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Judo Etiquette

On Sunday, I watched a highlight DVD of Judo championships. I won't mention the location.

Of course, the skill level of the competitors was extremely high. There were many amazing throws, pins, chokes, and submissions. But here is what really got me: many of the competitors would jump up and throw their arms up in victory as soon as they scored an ippon, and several of them stepped over their downed opponent. You have to remember that this is Judo, not football.

I was literally shocked. When I practiced Judo in Japan we would never think of doing such things. Our composure upon winning or losing would be the same. We did not show emotion and we would never step over our opponent (partner) -- we would step back and walk around them, never over them.

The competitors in the DVD had great techniques. I believe that some were world class Judoka. But how much harder would it have been for them to be composed and to show respect? It would have taken no effort at all.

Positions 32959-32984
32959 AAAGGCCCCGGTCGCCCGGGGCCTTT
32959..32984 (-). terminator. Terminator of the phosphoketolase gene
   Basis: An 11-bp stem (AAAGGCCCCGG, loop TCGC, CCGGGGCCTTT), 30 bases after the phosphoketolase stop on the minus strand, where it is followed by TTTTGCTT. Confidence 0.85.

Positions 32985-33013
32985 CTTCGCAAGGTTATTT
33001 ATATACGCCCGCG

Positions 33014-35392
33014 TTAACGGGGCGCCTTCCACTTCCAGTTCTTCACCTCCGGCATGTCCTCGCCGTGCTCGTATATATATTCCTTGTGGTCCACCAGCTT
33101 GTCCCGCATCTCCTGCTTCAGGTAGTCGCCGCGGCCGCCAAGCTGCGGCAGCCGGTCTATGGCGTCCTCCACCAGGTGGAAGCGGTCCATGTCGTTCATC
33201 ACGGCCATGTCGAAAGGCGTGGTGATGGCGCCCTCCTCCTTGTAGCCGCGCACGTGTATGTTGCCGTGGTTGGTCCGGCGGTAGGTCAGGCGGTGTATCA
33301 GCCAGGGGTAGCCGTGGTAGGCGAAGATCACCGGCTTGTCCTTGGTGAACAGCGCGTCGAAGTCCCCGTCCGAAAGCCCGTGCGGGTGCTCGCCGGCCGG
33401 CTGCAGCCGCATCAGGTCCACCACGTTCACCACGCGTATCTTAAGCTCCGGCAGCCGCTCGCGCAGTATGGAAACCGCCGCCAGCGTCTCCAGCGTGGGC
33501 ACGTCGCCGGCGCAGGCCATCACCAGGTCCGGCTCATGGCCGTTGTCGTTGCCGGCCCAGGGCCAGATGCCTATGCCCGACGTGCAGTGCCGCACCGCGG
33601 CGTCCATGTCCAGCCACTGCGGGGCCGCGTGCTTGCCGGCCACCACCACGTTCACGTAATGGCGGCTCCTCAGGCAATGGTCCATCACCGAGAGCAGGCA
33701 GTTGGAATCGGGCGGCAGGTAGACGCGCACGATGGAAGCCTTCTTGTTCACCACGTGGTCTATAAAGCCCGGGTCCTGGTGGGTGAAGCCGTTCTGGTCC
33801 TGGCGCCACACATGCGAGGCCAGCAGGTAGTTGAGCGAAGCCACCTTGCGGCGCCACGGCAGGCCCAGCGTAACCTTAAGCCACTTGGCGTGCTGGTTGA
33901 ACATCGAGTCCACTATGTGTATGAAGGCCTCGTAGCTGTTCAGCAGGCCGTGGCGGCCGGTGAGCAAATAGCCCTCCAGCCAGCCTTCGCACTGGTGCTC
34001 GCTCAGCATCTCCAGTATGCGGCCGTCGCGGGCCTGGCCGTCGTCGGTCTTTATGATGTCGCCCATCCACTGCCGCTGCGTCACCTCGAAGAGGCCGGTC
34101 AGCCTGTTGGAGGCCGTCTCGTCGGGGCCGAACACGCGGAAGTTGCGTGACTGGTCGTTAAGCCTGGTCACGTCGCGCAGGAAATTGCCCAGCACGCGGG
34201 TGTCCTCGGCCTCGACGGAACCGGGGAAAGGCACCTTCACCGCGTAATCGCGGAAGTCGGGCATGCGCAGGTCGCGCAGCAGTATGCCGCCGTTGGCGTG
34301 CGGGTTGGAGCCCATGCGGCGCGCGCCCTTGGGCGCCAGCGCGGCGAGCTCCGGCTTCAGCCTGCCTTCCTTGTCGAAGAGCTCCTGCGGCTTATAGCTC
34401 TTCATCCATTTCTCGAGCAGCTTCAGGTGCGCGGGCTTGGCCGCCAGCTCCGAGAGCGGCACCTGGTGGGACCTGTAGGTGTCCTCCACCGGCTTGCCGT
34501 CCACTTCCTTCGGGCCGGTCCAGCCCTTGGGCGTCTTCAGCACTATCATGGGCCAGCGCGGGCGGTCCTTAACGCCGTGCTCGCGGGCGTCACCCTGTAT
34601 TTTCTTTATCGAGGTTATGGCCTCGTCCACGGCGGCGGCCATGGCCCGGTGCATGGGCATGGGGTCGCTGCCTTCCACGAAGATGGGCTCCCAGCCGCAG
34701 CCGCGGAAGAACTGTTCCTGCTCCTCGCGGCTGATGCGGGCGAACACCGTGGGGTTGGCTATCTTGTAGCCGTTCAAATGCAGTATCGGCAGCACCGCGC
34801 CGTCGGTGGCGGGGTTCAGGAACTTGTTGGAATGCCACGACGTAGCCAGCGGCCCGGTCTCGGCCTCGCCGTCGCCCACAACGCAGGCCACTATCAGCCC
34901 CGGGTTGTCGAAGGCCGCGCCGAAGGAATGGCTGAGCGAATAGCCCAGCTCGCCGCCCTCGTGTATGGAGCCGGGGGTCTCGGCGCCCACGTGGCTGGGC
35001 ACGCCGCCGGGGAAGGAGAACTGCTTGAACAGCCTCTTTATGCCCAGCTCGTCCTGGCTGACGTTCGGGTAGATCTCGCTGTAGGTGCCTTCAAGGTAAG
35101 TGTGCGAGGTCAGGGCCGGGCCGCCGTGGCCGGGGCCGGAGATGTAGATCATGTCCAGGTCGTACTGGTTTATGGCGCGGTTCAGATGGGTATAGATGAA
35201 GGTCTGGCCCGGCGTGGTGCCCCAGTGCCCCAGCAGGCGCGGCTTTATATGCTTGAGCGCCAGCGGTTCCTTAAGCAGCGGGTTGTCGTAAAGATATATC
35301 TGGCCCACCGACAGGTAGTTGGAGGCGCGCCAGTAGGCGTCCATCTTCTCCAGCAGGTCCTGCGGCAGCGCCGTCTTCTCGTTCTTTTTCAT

If I was the judge, if a competitor scored one point for a clean throw and then threw up his arms in victory, I would take away two points. If he stepped over his opponent, I would expel him from the competition. That is just how I think. But then, I do not practice Judo.

In Karate, we would be extremely careful about stepping over a downed attacker. Throwing someone does not necessarily end the engagement. We would remain alert and vigilant until the threat was completely removed.

And if we showed happiness or cockiness upon scoring a point (delivering a technique), that might be the moment when the attacker's friend hits us in the back of the head with a brick!

Some people call this zanshin (lingering awareness). I only heard this term in Iaido. In Karate, we would simply remain aware. The fight is on until it is completely over.

Please make sure that you do not get me wrong. I think that world class Judoka have great techniques. They could throw me around like a rag doll. But composure and respect should be as much a part of any martial art as techniques. Otherwise it is just a sport... hmmmm.


Charles C. Goodin